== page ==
1978 Capron, Marty B. Four county collecting raid: A south central Kansas herping saga. Kansas Herpetological Society Newsletter (26):9-12
1979 Frost, Darrel R. and Thomas R. Van Devender. The relationship of the groundsnakes Sonora semiannulata and S. episcopa (Serpentes: Colubridae). Occasional Papers of the Museum of Zoology, Louisiana State University (52):1-9
1981 Collins, Joseph T. New records of fishes, amphibians, and reptiles in Kansas for 1980. Technical Publication of the State Biological Survery of Kansas 10():7-19
1982 Collins, Joseph T. Amphibians and Reptiles in Kansas. 2nd edition. University of Kansas Museum of Natural History Public Education Series (8):
Joseph T. Collins second Kansas herpetology. <Need to get species total and principal differences with previous 'version' (= Collins 1974)>
1983 Trott, Gene. Chikaskia River wildlife study. Kansas Herpetological Society Newsletter (52):3-4
1983 Frost, Darrel R. Sonora semiannulata Catalogue of American Amphibians and Reptiles (333):333.1-333.4
1983 Collins, Joseph T. New records of fishes, amphibians, and reptiles in Kansas for 1982 . Technical Publication of the State Biological Survey of Kansas 13():9-21
1984 Holman, J. Alan. Herpetofaunas of the Duck Creek and Williams Local Faunas (Pleistocene: Illinoian) of Kansas. Pages 20-38 in Contributions in Quaternary Vertebrate Paleontology: A Volume in Memorial to John E. Guilday. Special Publication Number 8. Carnegie Museum of Natural History, Pittsburgh, Pennsylvania. pp.
1984 Secor, Stephen M. and Charles C. Carpenter. Distribution maps of Oklahoma reptiles. Oklahoma Herpetological Society Special Publication (3):1-57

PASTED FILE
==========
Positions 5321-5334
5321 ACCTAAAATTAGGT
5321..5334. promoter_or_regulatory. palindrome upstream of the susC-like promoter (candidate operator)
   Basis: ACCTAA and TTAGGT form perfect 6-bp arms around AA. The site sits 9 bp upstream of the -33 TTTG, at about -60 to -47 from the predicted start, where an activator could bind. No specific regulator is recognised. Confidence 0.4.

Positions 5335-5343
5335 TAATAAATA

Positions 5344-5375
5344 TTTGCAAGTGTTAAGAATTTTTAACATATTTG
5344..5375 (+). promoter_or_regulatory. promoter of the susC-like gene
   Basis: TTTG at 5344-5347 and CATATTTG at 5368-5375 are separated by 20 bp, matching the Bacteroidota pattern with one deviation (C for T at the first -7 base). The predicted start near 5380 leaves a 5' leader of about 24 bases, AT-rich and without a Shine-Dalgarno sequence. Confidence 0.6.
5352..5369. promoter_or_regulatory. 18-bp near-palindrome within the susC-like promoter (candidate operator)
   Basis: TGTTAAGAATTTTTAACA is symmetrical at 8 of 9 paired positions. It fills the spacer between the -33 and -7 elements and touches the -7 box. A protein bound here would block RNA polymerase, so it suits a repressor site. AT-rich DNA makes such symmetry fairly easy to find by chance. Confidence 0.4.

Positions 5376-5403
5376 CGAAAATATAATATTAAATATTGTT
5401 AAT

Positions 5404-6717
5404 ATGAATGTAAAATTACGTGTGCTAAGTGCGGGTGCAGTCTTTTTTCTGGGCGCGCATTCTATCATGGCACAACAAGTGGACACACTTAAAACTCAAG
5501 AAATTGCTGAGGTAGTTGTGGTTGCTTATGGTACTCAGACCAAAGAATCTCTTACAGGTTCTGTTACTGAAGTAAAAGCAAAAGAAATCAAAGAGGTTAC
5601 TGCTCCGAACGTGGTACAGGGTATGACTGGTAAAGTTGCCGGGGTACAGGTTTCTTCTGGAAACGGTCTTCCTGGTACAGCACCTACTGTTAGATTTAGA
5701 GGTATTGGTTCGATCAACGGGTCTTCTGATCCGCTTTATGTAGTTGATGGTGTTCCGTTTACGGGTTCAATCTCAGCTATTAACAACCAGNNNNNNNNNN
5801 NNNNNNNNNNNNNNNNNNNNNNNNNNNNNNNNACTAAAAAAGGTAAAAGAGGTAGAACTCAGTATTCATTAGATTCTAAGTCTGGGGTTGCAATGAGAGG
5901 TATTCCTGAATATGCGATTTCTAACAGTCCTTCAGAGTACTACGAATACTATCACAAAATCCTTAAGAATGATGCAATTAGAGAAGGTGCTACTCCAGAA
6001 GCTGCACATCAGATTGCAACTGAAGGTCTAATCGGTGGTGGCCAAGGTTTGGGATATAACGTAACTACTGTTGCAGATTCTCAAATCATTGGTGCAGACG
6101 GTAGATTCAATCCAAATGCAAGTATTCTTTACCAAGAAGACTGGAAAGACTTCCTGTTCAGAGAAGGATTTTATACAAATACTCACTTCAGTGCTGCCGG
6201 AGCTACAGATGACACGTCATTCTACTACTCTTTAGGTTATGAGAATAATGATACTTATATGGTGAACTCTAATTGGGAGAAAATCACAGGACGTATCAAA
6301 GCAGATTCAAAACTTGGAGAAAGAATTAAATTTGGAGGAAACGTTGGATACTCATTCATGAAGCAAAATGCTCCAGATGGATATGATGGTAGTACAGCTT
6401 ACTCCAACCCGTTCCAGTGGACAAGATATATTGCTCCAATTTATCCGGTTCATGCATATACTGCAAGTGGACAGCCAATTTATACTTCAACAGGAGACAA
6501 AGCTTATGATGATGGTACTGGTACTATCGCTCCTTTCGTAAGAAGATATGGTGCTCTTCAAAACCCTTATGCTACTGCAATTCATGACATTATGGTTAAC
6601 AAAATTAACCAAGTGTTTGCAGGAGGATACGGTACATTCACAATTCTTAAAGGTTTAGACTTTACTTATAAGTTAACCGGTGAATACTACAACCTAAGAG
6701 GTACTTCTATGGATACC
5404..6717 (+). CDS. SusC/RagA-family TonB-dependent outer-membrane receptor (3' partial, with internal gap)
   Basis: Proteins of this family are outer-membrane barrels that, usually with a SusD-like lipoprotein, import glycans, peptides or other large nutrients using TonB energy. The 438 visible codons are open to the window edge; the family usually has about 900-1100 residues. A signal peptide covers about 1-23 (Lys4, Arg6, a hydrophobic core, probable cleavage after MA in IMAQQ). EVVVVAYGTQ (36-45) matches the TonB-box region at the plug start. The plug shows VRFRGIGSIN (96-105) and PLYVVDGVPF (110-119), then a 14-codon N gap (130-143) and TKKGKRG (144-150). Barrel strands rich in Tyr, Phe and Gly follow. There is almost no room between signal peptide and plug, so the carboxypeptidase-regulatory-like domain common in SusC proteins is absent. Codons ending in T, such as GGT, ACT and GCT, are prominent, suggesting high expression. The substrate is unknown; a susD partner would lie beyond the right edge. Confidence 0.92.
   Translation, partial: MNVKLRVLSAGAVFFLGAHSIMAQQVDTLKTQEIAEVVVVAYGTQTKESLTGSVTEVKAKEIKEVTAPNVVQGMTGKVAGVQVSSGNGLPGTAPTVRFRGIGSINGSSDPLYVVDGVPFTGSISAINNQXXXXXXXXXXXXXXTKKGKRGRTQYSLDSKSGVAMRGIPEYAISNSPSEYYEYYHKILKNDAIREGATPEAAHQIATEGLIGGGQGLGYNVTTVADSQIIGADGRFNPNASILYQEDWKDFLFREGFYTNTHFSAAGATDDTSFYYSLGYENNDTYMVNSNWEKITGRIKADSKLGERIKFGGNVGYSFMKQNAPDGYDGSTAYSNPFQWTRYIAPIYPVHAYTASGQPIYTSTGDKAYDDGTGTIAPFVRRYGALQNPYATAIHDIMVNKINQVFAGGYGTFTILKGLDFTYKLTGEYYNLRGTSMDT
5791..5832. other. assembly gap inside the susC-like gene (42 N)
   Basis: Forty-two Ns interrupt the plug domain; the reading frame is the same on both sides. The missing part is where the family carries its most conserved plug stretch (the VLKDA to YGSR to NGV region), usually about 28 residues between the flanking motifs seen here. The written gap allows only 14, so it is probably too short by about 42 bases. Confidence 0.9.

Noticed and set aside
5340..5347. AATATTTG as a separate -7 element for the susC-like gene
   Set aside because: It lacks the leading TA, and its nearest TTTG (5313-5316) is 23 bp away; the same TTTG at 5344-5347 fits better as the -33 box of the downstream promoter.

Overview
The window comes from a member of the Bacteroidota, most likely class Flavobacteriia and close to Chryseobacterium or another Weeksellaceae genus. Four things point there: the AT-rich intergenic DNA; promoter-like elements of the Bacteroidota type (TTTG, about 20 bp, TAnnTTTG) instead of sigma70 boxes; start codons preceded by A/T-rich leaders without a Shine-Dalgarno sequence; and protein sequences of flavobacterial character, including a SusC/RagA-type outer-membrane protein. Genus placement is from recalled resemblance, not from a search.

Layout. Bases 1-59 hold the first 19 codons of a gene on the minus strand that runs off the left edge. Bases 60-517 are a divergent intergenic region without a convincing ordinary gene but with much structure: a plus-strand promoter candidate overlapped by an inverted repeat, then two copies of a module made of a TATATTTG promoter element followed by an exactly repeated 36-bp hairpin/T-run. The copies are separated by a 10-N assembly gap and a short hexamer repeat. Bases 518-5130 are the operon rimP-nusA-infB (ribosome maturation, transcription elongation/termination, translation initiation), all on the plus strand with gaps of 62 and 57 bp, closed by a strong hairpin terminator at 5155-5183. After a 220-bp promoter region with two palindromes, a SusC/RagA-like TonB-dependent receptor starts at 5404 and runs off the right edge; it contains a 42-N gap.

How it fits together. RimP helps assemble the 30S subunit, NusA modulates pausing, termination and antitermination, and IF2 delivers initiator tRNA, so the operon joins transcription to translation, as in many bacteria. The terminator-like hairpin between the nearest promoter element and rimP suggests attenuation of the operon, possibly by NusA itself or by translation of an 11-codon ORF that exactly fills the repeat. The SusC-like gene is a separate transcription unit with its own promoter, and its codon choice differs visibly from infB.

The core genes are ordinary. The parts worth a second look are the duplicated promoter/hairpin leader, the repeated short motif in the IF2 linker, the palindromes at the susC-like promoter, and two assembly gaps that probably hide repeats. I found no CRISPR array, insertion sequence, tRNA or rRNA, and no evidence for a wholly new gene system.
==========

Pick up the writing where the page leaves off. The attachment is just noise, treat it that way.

1987 Simmons, John E. September 1987 field trip report. Kansas Herpetological Society Newsletter (69):42894
1989 Collins, Joseph T. First Kansas herp counts held in 1989. Kansas Herpetological Society Newsletter (77):11-
1990 Collins, Joseph T. Results of second Kansas herp count held during April-May 1990. Kansas Herpetological Society Newsletter (81):10-12
1990 Collins, Joseph T. Maximum size records for Kansas amphibians and reptiles. Kansas Herpetological Society Newsletter (81):13-17
1991 Conant, Roger and Joseph T. Collins. Peterson Field Guide to Reptiles and Amphibians of Eastern and Central North America. 3rd ed. Houghton Mifflin Company, Boston, Massachusetts. pp.
1991 Collins, Joseph T. Results of third Kansas herp count held during April-May 1991. Kansas Herpetological Society Newsletter (85):9-13
1992 Collins, Joseph T. Results of the fourth Kansas herp count held during April-May 1992. Kansas Herpetological Society Newsletter (89):10-
1992 Rundquist, Eric M. Results of the KHS 1992 fall field trip. Kansas Herpetological Society Newsletter (90):4
1993 Collins, Joseph T. and Suzanne L. Collins. Amphibians and Reptiles in Kansas. Third Edition. University Press of Kansas, Lawrence, Lawrence. 397pp.
Joseph T. Collins third Kansas herpetology. <Need to get species total and principal differences with previous 'version' (= Collins 1982)>